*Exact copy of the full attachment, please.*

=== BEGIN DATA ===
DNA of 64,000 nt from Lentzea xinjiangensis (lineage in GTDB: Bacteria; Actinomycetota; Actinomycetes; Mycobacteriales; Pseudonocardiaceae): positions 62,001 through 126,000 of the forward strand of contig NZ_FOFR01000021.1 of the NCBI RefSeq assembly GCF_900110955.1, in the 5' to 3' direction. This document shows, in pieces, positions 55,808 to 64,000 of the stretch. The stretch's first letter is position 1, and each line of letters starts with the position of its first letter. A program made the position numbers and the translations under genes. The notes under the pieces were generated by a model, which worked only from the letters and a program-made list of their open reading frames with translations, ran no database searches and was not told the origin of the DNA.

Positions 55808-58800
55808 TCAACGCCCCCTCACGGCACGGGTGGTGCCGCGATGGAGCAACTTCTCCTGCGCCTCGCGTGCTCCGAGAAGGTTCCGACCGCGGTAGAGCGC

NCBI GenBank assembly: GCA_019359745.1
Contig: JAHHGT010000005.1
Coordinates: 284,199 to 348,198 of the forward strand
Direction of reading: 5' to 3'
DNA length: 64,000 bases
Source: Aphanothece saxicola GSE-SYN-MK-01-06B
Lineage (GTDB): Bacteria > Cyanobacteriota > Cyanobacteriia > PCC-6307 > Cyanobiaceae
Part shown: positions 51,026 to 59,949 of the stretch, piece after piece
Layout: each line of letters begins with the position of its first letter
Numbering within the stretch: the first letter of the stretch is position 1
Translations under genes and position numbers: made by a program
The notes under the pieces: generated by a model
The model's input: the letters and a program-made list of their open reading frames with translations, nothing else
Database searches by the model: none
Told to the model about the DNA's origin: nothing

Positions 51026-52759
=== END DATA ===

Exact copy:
DNA of 64,000 nt from Lentzea xinjiangensis (lineage in GTDB: Bacteria; Actinomycetota; Actinomycetes; Mycobacteriales; Pseudonocardiaceae): positions 62,001 through 126,000 of the forward strand of contig NZ_FOFR01000021.1 of the NCBI RefSeq assembly GCF_900110955.1, in the 5' to 3' direction. This document shows, in pieces, positions 55,808 to 64,000 of the stretch. The stretch's first letter is position 1, and each line of letters starts with the position of its first letter. A program made the position numbers and the translations under genes. The notes under the pieces were generated by a model, which worked only from the letters and a program-made list of their open reading frames with translations, ran no database searches and was not told the origin of the DNA.

Positions 55808-58800
55808 TCAACGCCCCCTCACGGCACGGGTGGTGCCGCGATGGAGCAACTTCTCCTGCGCCTCGCGTGCTCCGAGAAGGTTCCGACCGCGGTAGAGCGC

NCBI GenBank assembly: GCA_019359745.1
Contig: JAHHGT010000005.1
Coordinates: 284,199 to 348,198 of the forward strand
Direction of reading: 5' to 3'
DNA length: 64,000 bases
Source: Aphanothece saxicola GSE-SYN-MK-01-06B
Lineage (GTDB): Bacteria > Cyanobacteriota > Cyanobacteriia > PCC-6307 > Cyanobiaceae
Part shown: positions 51,026 to 59,949 of the stretch, piece after piece
Layout: each line of letters begins with the position of its first letter
Numbering within the stretch: the first letter of the stretch is position 1
Translations under genes and position numbers: made by a program
The notes under the pieces: generated by a model
The model's input: the letters and a program-made list of their open reading frames with translations, nothing else
Database searches by the model: none
Told to the model about the DNA's origin: nothing

Positions 51026-52759